A number of family doctors have stopped providing some contraceptive methods because of funding cuts, according to new research. The Advisory Group on Contraception says women trying to prevent unwanted pregnancies have been left with limited choice.
GPs are no longer offering such methods as intrauterine devices and the intrauterine system as well as the contraceptive injection and the implant in a third of council areas. A quarter of councils said they were already shutting, or considering closing, some contraceptive services, which tend to be funded from the public health budgets of local authorities. That has led to fears that there will be an increase in the rates of unwanted pregnancies.
The research comes following a series of funding cuts for local authorities. Last year, the then Chancellor George Osborne said that public health budgets would be slashed by £200 million up until April this year.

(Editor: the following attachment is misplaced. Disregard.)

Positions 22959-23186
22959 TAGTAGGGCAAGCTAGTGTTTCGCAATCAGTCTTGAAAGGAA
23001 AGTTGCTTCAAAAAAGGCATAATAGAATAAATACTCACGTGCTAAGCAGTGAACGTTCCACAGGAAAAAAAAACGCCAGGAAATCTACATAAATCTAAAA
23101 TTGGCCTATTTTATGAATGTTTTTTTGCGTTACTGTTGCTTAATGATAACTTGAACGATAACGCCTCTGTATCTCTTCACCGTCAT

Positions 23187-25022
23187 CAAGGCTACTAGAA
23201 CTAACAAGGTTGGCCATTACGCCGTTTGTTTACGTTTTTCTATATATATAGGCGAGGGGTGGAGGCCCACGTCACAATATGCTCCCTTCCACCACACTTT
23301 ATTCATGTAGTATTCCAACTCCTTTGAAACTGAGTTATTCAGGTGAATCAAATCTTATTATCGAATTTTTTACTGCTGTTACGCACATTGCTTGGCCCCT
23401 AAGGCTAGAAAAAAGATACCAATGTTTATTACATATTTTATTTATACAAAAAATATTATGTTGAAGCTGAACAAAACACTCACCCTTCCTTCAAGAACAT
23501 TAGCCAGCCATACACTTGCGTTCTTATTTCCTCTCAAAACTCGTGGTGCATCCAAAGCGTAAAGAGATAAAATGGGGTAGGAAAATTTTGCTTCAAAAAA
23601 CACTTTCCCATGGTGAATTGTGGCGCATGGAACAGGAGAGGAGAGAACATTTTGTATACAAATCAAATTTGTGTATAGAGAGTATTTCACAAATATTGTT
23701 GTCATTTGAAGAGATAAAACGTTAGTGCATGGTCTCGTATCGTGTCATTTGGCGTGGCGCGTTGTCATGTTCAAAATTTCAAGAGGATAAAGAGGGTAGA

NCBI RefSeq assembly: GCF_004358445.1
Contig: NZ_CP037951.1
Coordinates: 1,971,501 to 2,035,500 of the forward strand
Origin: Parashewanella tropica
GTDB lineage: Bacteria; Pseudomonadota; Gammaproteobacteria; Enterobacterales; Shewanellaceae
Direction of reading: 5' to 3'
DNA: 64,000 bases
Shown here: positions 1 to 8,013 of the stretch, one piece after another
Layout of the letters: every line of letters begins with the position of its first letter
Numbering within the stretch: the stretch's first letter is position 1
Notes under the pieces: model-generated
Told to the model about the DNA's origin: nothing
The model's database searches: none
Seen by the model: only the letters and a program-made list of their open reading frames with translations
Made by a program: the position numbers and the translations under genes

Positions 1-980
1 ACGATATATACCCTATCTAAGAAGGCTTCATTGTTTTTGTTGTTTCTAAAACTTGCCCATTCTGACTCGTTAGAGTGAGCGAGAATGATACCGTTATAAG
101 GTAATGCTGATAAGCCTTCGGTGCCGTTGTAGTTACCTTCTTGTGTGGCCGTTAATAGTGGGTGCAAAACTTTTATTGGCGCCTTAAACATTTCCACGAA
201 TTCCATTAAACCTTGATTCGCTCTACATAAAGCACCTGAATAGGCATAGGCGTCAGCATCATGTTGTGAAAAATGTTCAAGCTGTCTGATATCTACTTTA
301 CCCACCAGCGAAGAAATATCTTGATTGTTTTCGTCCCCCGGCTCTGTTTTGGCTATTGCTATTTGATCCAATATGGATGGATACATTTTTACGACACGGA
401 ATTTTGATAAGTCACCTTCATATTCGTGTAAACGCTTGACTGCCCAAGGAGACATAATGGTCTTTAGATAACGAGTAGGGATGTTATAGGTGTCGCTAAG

While current guidelines say that a choice of all methods should be offered to women, the reality is that choices are now limited. According to the British Pregancy Advisory Service (BPAS), a third of women live in areas where their choices are now limited. The BPAS said its advisors regularly spoke with women who were having problems accessing the contraception that they wanted to use.
Katherine O’Brien from BPAS said that: “Not only are services being shut down, but women who do manage to access a clinic are then being denied the full range of options on the basis of cost – including some of the most effective methods.” She added that it was vital that women had access to the contraception which worked best for them and that their concerns over side effects were taken seriously.
The BPAS said that cutting contraception services will only lead to more money being spent in the long run as a result of unwanted pregnancies.